Lil Miquela is the first fully CGI character to be signed to a talent agency. You might want to sit back in that chair, because it’s not as weird or silly as it first sounds.
The character, or avatar as she is often referred to is described as a 19 year old Brazillian-American model, musician, and influencer. In reality – if there is such a thing any more – she is the creation of LA based company, Brud, a self described “transmedia studio that creates digital character-driven story worlds.”
The character of Lil Miquela has been around since 2016 when she first launched on Instagram. She now has a following of 2.2 million people, and nearly 550,000 followers on TikTok. She’s big business, having already signed brand partnerships with companies like Samsung, Prada, Calvin Klein, and YouTube. She’s even been ‘interviewed’ by publications like Buzzfeed, Vogue, the Guardian, and more.
It will no doubt raise some eyebrows that she has been signed to CAA, one of the biggest and influential agencies in the US. Founded 45 years ago, it now handles over 3,400 clients and employs 299 staff. The company hasn’t existed without its share of controversies, including the Harvey Weinstein affair, but never-the-less it remains a force in Hollywood.
Lil Miquela and the potential of virtual talent
Such an agency will be well aware of the potential of virtual talent, and whilst many people will be asking why, many others will be asking why not?
As computing power, AI, and the exponentially rising realism of human animation improves year on year, there comes a point at which it is simply much more economically viable to employ a virtual actor than a real one.
For years now there have been debates about the protection of digital representation. Famous actors can be made to stay eternally youthful in virtual form, possibly extending their careers well into old age. It is also possible that actors can appear in multiple productions, without being restricted by booking numbers.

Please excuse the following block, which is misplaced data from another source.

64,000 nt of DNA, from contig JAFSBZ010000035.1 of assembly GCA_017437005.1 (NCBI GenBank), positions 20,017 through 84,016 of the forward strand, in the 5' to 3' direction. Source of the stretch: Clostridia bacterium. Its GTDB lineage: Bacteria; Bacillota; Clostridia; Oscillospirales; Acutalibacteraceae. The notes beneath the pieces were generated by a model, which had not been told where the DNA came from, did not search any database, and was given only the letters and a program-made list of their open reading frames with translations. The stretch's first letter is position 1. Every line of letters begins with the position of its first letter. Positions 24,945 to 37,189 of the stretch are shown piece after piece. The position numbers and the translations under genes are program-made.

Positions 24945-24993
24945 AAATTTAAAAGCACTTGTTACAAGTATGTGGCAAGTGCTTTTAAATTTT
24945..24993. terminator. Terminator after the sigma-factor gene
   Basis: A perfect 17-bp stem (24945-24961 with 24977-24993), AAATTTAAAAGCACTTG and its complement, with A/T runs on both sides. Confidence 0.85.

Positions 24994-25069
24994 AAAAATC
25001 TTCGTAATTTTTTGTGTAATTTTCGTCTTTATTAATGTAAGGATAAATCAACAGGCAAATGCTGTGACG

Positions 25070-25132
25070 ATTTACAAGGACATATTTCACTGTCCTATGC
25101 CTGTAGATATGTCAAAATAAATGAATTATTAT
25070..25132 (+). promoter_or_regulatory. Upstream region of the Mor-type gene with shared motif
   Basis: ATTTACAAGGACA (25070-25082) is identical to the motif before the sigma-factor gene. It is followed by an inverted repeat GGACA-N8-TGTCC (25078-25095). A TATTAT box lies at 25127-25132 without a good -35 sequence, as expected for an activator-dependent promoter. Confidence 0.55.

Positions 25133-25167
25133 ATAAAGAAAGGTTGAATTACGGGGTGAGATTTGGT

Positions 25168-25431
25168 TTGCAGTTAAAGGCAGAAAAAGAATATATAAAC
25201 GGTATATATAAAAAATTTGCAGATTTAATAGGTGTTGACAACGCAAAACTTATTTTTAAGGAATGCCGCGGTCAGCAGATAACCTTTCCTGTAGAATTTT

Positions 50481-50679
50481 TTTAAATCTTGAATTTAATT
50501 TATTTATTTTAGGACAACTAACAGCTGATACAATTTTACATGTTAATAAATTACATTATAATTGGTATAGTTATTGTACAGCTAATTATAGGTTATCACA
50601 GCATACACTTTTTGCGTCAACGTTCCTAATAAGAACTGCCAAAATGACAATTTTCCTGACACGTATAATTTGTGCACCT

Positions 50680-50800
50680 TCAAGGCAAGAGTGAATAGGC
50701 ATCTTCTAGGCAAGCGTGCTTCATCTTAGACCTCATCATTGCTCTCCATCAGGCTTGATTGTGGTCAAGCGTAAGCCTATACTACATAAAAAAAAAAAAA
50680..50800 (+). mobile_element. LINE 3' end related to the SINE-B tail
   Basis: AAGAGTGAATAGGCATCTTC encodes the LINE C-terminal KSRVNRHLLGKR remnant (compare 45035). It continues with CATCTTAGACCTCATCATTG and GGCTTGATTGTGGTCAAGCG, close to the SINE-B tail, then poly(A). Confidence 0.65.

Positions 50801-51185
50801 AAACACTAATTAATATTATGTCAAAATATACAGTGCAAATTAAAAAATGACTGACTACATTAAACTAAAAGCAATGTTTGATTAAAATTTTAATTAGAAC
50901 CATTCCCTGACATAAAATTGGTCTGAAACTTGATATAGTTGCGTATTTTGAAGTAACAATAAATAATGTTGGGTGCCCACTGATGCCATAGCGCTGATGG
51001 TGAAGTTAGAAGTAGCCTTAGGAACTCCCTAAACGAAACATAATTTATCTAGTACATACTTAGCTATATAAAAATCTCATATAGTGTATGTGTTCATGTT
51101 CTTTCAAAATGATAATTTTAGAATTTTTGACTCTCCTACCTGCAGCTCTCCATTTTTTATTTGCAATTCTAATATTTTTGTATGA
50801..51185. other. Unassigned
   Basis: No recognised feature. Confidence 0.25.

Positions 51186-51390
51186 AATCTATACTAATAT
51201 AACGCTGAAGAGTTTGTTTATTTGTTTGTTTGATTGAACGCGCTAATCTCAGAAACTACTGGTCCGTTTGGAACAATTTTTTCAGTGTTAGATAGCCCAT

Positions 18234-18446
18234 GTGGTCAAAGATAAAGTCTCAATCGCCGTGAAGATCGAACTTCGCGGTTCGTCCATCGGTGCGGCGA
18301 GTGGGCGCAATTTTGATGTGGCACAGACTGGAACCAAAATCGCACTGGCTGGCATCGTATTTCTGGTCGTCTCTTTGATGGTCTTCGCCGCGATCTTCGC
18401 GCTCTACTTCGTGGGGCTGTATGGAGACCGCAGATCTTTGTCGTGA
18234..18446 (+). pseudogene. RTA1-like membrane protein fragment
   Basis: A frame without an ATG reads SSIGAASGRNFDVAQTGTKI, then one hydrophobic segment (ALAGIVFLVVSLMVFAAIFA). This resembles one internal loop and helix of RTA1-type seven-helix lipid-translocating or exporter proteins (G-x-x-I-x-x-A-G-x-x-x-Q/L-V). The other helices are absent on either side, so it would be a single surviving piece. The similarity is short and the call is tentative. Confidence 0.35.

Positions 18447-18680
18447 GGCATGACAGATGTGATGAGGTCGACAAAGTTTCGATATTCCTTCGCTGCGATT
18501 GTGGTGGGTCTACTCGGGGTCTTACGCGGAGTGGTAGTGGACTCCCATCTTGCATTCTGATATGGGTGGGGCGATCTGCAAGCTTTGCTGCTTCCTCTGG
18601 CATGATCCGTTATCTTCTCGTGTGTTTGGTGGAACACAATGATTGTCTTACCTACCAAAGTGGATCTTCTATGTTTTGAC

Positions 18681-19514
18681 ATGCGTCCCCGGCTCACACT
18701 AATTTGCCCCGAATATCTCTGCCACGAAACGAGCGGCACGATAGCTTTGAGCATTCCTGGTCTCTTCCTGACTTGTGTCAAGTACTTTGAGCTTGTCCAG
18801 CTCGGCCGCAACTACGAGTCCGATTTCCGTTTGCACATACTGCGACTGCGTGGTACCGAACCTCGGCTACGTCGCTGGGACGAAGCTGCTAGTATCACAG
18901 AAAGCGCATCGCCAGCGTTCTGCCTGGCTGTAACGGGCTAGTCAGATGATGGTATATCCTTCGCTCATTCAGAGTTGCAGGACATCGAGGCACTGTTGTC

These are well worn debates and known advantages, but what Lil Miquela represents is something completely different, and new. It is the antithesis of the idea of an actual person being represented in virtual form. What Miquela has proven is that it is possible to create a completely virtual personality with as much of a following and fanbase as a real one.
It’s a new take on an old idea
Is this a totally new idea? Yes and no. After all cartoon Manga characters also have big followings. Even Mr Blobby, an annoying ‘character’ invented for 80’s UK television show Noel’s House Party had a big following at the time. Everything from Road Runner to Meerkats have been used to sell products over the years. But this is the first time that a virtual character is being effectively represented as if they were an actual person.
Lil Miquela is also different because she sells a dream, a lifestyle. She connects with followers on a ‘human’ level. How she is used from a moral perspective will be down to her creators and animators, but there are still questions over how future influential CGI actors could be used to steer public opinion. This might sound absurdly silly, but human beings are capable of ‘humanising’ the unreal and the non human. We see this all the time. The fact that Miquela has such a following and is in fact known as an ‘influencer’ is yet more evidence of that.
Indeed the creators, Trevor McFedries and Sara Decou, have created a narrative for her as a social justice activist, even going so far as to having her Instagram hacked into. A setup that was used to introduce a new character called Bermuda. The creators clearly take a very tongue in cheek view of their characters, judging by the photo entries on the character’s Instagram accounts.
The future will bring other questions to the fore, such as who owns the character? Who owns the movement? Until AI catches up, motion capture remains the primary method for facial acting and movement.
What’s clear is that with production at a standstill across the world right now, and the risk of something like Covid 19 happening again, producers will now want a way that they can continue to push new content out. Virtual actors allow this to happen. Expect great strides in progress to be made in the coming years, because you won’t be able to dismiss it as an anomaly any more.